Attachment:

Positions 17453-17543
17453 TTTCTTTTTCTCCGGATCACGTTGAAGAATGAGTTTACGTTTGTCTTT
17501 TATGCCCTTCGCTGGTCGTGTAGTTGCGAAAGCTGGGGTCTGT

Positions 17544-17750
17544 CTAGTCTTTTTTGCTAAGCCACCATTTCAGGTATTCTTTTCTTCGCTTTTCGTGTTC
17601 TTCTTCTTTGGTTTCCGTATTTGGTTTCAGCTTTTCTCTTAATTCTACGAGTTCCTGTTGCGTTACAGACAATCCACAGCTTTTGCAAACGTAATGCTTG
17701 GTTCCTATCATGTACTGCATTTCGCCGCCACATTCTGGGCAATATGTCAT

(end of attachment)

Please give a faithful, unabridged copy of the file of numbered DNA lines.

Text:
Positions 17453-17543
17453 TTTCTTTTTCTCCGGATCACGTTGAAGAATGAGTTTACGTTTGTCTTT
17501 TATGCCCTTCGCTGGTCGTGTAGTTGCGAAAGCTGGGGTCTGT

Positions 17544-17750
17544 CTAGTCTTTTTTGCTAAGCCACCATTTCAGGTATTCTTTTCTTCGCTTTTCGTGTTC
17601 TTCTTCTTTGGTTTCCGTATTTGGTTTCAGCTTTTCTCTTAATTCTACGAGTTCCTGTTGCGTTACAGACAATCCACAGCTTTTGCAAACGTAATGCTTG
17701 GTTCCTATCATGTACTGCATTTCGCCGCCACATTCTGGGCAATATGTCAT